Shared Stories is a weekly column featuring articles by participants in a writing class at the Norwalk Senior Center. Bonnie Mansell is the instructor for this free class offered through the Cerritos College Adult Education Program. Curated by Carol Kearns
By Vickie Williams
In 2015, I was fortunate to have met Ginger Lane in my Norwalk Seniors Memoirs Class. She approached me after I read a story and asked, “Do you have dysphonia, muscles spasms, when you speak?”
“Yes,” I responded, “sometimes.” I have suffered from a speech impediment for over 40 years. Having to read my stories out loud in class is very stressful, and my disfluency becomes more apparent. Answering the phone, having to say my name, and introductions to strangers are often my biggest challenges.
My voice can sound breathy, broken, and scattered. Words with the consonants S, P, V and H can be particularly troublesome.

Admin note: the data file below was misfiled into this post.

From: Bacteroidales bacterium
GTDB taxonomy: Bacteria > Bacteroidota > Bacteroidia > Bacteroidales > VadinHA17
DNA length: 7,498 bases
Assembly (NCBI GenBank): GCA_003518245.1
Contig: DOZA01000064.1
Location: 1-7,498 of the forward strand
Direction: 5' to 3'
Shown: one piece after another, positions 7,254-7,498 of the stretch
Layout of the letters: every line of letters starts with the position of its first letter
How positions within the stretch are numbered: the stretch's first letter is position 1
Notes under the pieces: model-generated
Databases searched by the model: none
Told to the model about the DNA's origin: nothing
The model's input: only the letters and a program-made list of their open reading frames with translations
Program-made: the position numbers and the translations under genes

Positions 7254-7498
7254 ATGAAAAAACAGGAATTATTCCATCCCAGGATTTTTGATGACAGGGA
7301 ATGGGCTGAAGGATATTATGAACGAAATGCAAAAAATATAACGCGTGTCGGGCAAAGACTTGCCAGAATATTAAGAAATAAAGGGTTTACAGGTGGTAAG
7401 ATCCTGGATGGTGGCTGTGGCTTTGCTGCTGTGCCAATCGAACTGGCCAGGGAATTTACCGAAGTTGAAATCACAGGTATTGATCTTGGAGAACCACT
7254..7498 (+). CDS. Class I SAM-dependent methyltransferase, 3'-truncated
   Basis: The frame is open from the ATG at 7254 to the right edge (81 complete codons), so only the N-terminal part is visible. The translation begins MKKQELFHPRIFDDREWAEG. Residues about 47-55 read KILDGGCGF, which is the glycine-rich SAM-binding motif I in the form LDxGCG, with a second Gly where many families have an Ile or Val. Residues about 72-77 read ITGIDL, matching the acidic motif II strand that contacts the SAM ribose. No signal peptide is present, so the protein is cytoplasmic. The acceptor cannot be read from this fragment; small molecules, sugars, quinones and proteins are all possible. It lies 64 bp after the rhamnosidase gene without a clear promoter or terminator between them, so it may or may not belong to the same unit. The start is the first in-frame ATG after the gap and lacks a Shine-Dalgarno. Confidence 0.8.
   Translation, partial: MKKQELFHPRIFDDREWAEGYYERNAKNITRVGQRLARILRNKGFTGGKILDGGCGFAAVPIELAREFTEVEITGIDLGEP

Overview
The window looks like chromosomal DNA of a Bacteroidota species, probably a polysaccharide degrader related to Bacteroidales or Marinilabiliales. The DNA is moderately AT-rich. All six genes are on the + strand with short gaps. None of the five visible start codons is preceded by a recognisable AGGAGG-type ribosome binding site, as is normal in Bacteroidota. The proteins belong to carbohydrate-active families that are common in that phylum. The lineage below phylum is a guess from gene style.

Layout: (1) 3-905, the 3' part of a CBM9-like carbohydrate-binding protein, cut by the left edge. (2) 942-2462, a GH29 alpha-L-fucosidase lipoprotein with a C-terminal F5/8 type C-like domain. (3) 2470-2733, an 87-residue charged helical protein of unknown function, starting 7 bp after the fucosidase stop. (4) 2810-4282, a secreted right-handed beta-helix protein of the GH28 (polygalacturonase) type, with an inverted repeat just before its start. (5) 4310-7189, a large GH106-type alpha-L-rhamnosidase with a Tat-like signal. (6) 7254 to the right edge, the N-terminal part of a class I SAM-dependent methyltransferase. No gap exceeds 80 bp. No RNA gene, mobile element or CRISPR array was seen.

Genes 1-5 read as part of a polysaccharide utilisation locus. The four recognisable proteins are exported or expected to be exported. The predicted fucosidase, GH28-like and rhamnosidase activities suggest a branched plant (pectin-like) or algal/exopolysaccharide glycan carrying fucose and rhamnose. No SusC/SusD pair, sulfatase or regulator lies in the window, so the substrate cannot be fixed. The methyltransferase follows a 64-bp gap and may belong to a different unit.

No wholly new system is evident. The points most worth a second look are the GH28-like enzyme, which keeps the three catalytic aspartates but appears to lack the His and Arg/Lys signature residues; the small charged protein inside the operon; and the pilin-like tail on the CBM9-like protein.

My conversation with Ginger was revelatory. She also had a speech disorder, called adductor spasmodic dysphonia, where the vocal folds slam together, tighten, and stiffen. The spasms make it difficult for the vocal cords to vibrate and produce sounds. The speech sounds choppy, strained, and strangled.
Ginger understood not only the mechanics, but also my emotional and mental struggles to speak, especially before an audience. My shoulders relaxed and my mind was at ease when I spoke to her.
She recommended that I consult an ear, nose, and throat specialist, which I had never done before. Ginger’s suggestion made a difference, and I was sorry I never got an opportunity to thank her for it.
I had graduated from college and was working as a pharmacist when I sought medical help for my difficulties. In the early eighties, my general practitioner diagnosed me as having a stutterer’s behavior. My world turned upside down. My self-esteem plummeted.
The genesis of my condition was a mystery. At that time, my doctor recommended speech therapy and I followed through, never questioning if his assessment was correct. I spent $5,000 out of my pocket for one year because I did not have a stroke, Parkinson's or brain trauma, the criteria necessary for insurance coverage.
Finding Ways to Cope
Progress was slow. I did see improvement, but not to my satisfaction. My fluency was up and down like a roller coaster. My mind was inundated with fear, dread, and terror when my speech went awry. I hyperventilated and my heart pounded fiercely when answering the phone or speaking in public places, on and off my job.